The LEDs on the unit 101 preferably are three Luxeon™ Star LEDs of appropriate color and intensity to produce illumination satisfying the FAA or other applicable regulations. These LEDs have an aluminum core that is a built-in heat sink that can be engaged against a suitable surface to transmit heat thereto. Two LEDs 117 are each secured thermally and mechanically on mounting structure 119 on a thermally conductive inclined surface thereof, facing forward and outward of the unit 101 at respective angles to achieve the desired distribution of visible light therefrom. The third LED is housed in a prismatic lens structure 121, but is also mechanically and thermally bonded to a face of mounting structure 119. The positions of LEDs 117 and lens structure 121 distribute the visible light from the LEDs so as to achieve the requisite angular and intensity distribution.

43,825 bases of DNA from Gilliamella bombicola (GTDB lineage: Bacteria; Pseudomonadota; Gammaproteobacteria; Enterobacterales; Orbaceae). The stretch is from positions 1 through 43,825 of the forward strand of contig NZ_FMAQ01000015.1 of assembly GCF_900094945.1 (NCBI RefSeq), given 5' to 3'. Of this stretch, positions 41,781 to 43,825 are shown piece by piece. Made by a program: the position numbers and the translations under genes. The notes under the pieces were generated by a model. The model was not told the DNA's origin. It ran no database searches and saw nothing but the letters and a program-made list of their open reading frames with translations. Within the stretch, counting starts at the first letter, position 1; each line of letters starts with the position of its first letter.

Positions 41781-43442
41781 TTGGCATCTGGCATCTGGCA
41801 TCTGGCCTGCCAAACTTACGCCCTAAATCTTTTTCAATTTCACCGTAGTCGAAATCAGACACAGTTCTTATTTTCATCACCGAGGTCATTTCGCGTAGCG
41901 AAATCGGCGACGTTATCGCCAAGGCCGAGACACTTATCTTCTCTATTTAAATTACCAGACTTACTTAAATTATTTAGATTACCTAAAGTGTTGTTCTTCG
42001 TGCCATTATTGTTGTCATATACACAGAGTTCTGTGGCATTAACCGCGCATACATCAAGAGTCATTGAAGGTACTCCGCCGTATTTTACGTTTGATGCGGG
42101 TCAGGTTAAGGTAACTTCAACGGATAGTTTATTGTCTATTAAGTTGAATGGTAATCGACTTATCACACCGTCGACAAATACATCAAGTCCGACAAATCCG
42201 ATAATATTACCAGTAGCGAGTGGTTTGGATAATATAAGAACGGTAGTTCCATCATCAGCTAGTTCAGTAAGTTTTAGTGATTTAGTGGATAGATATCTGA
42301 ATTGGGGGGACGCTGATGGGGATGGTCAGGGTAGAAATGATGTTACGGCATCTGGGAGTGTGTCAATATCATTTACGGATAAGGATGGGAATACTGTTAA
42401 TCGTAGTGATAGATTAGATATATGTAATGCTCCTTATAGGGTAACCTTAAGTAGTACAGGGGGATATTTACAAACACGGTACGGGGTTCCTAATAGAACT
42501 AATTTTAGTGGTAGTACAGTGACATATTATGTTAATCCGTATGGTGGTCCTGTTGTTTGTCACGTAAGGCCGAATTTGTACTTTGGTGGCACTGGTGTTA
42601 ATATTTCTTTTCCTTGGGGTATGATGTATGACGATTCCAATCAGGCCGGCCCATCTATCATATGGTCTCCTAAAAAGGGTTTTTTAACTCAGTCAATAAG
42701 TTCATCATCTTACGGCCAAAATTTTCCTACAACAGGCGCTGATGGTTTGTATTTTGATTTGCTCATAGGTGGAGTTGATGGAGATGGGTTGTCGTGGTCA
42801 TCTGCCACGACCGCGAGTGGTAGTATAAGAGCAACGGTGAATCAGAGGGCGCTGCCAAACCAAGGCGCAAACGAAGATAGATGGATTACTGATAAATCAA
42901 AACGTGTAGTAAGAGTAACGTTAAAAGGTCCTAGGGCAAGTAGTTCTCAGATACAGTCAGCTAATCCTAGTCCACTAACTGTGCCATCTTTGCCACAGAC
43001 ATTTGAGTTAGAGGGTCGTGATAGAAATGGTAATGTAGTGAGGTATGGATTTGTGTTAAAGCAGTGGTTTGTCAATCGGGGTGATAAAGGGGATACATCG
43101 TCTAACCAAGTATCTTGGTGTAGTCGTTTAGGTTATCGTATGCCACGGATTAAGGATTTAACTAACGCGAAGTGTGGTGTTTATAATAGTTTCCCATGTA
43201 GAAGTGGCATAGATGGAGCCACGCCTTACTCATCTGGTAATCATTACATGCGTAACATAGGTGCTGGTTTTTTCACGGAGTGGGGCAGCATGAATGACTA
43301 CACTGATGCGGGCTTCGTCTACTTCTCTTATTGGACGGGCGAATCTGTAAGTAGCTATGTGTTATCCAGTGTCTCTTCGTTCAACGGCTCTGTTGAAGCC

Mounting structure 119 is itself mounted on support plate 123 by fastener on bolt 125. Support plate 123 is supported in a continuous manner by being secured by fasteners or bolts 127 that fixedly attach to the lower end of interior rib 129 of outer housing 103. Mounting structure 119, support plate 123, and outer portion 103 each are of thermally conductive metal, preferably aluminum, and are thermally connected with each other with adequate cross-sectional area to the direction of heat flow such that heat from the LEDs 117 is transferred to mounting structure 119, and then transmitted to support number 123, through interior rib 129 into the metal outer portion 103, which has adequate surface area to dissipate the heat into the external airflow over the aircraft. The IR emitter and the circuitry of the unit 101 are also preferably thermally linked to metal outer portion 103 to dissipate any heat therein as well.